alt=a person wearing knight's armor looks nervous and has their back to a winding path.

Beginning my IBS Quest, Part 1

I never knew how fickle my relationship with the bathroom was until I got a pretty eye-opening rundown from my mom. Man oh man was I quite the little worrier. As someone who’s been diagnosed with both IBS and GAD (Generalized Anxiety Disorder) looking at my past through this new lens really helps make sense of my life’s many puzzle pieces. It explains a lot of who I am how I got to be so uncomfortable with pooping.

Potty training took forever

Apparently, when trying this cool new big boy seat, some water splashed me in my butt and I thought it was the poo itself making a terrifying and unwanted comeback. TO BE FAIR I still hate when that happens. Nothing is more shocking and upsetting after a satisfying purge is a surprise bidet. So, as a kid, I would just drive myself into fits, begging my poor mom to keep me in diapers. As a testament to this incredibly strong and clever woman, she would give me a component to a HESS truck every time I would use the bathroom. Not the whole thing, but apart. So after every toilet time, I would get a small piece of a super cool space shuttling semi-truck. It wasn’t too long before I would become thrilled to go in order to see what all these tires went to!

That sort of resistance to bathroom-time would evolve into a long and twisted path towards IBS some 20 years later. Sure, I was rewarded when I was a kid, but that anxiety of toilet time became embedded into my very soul. It would resurface every couple of years, like a recurring side plot or B-tier villain.

My IBS took me to the hospital

How many kids do you know ended up becoming cool and hip from going to the hospital for stomach pain? Literally none. It was then, in eighth grade, that I had finally become despondent. I wouldn’t go to school and kept dragging my feet with every task because my stomach hurt. When my parents finally took me to the doctors’ it was after a long and emotional bout to help limit anxiety at school. I never wanted to feel stuck, and going to the bathroom, or being sick, were never comforts of mine. I always found myself feeling anxious and hesitant to tell any teacher about my bowel situation! Naturally, this reluctance took me to its ultimate conclusion.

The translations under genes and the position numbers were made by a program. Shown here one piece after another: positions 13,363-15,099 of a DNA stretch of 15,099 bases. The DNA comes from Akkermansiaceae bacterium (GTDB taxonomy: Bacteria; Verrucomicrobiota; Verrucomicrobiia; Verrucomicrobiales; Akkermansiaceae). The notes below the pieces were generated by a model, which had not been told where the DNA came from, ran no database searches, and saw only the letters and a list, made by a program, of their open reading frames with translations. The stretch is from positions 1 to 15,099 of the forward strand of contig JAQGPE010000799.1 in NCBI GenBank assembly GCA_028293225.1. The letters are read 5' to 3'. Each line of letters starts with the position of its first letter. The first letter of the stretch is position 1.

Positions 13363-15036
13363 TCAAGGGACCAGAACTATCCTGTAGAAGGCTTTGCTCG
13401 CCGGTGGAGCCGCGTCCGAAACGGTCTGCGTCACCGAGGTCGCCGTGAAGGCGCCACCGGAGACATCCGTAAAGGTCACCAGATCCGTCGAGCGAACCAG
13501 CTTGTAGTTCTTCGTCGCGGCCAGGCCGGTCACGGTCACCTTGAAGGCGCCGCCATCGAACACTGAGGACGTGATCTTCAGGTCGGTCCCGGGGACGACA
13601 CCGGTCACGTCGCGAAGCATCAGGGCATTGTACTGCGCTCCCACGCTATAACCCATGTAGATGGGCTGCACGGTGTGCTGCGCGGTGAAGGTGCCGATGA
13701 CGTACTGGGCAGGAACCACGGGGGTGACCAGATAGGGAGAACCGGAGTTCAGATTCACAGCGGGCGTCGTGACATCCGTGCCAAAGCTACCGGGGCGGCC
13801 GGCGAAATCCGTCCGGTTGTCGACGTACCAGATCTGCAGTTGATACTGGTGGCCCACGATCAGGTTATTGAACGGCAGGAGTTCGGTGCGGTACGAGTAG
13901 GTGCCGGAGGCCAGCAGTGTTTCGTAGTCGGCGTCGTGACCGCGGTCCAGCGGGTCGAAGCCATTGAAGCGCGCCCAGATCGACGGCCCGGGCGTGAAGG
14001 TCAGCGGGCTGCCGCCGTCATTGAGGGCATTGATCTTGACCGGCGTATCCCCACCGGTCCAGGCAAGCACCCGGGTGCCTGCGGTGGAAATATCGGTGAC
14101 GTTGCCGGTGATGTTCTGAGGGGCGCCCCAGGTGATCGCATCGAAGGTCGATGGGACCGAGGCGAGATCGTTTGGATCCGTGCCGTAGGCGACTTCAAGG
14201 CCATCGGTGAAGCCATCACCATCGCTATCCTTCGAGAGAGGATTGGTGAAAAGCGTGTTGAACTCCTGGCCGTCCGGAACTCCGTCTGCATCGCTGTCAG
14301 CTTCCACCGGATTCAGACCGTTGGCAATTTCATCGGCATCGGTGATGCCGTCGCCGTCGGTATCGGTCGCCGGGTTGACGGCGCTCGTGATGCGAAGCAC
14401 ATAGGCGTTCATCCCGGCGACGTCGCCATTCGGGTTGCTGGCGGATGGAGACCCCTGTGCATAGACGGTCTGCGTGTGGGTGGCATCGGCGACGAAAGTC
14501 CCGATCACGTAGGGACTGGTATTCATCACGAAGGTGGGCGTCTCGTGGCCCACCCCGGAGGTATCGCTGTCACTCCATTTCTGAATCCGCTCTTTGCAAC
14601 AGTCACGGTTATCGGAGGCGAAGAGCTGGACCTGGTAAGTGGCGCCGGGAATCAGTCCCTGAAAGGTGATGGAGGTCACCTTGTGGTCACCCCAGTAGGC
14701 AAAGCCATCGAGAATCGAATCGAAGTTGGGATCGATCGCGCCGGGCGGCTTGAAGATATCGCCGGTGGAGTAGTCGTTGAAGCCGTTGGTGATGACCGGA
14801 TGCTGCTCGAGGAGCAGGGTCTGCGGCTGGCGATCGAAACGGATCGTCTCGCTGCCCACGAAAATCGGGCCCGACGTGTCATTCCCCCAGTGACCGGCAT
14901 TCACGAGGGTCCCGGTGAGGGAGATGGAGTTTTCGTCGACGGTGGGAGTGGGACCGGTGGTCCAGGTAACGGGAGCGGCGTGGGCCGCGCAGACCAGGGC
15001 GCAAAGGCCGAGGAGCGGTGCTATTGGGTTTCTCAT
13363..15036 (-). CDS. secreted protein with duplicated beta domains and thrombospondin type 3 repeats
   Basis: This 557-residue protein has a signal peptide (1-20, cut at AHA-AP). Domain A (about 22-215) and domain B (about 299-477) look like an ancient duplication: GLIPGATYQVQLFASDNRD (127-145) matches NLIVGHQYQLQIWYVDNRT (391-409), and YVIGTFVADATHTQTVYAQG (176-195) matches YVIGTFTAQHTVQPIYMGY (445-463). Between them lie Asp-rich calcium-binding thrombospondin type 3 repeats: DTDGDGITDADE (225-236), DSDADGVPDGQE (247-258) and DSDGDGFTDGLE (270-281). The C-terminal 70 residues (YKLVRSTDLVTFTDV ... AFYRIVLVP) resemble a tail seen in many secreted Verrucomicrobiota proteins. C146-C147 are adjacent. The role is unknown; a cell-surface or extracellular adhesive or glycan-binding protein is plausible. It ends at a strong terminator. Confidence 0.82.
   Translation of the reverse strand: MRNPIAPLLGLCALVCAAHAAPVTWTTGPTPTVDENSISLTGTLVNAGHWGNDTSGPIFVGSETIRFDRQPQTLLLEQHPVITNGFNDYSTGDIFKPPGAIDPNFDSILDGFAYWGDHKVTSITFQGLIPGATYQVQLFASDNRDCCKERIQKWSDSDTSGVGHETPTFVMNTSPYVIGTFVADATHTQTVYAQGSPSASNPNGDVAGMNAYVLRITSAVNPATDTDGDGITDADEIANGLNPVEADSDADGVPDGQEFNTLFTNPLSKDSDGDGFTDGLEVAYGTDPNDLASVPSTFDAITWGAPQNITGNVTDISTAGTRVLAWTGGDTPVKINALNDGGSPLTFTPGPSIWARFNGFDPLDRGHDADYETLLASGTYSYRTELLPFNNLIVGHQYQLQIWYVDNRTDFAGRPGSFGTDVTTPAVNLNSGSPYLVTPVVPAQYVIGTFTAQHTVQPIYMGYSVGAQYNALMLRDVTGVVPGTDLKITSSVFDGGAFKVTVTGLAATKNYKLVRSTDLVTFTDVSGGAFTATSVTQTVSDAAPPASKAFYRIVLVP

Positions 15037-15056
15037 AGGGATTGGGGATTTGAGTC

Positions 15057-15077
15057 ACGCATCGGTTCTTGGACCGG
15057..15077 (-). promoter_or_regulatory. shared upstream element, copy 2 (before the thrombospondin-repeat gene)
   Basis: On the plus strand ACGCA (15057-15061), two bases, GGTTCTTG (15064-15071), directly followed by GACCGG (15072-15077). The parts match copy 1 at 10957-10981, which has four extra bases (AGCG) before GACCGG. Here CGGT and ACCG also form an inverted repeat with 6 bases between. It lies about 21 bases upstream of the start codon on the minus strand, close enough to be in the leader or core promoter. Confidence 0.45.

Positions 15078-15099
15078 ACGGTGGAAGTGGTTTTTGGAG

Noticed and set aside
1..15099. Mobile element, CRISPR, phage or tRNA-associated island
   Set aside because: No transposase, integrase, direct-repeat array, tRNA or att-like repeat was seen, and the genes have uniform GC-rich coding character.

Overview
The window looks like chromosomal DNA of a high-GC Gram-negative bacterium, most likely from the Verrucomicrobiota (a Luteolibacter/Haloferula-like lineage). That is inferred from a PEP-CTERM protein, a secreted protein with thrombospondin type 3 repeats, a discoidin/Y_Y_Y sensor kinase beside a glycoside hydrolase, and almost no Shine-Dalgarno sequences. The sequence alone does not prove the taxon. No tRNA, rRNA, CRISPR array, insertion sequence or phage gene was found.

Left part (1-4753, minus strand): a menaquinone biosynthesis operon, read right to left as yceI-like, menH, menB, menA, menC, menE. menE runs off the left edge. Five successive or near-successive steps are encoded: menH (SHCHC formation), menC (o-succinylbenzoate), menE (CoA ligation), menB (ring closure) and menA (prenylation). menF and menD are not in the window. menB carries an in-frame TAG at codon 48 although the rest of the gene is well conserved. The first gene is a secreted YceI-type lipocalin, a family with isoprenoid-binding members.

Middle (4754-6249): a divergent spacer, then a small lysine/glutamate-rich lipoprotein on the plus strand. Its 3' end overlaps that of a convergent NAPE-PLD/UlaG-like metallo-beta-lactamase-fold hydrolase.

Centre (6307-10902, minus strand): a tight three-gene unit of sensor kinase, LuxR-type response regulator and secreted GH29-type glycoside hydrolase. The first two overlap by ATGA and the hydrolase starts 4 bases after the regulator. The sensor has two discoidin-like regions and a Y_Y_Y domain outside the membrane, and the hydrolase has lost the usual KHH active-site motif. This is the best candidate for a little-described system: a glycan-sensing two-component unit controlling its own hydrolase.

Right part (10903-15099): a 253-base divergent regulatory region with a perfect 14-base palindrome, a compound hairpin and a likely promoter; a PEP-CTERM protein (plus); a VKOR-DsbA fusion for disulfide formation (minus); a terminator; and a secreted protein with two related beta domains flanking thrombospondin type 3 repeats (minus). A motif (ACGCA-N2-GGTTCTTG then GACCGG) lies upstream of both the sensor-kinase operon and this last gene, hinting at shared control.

Drinking liquid for an MRI

The doctors wanted to rule everything out, including appendicitis, which came up after they prodded on my lower right quadrant, giving me pain. Naturally, they wanted to perform an MRI just to be sure. To rule everything out (didn’t even bring up IBS). So, I had to drink this clear awful fluid. This stuff, called Volumen, helped the MRI pick up on my abdominal juices. This nasty “poison” was so putrid that I had to close my nose between gulps. After hours of pinched gulping, just to have the doctor shrug it off and say that was enough. My mom was like what?!

Then why did you make him drink so much if it didn’t really matter how much? What did I actually have going inside my tumultuous tummy? Did I actually have appendicitis?

Stay tuned for part 2!

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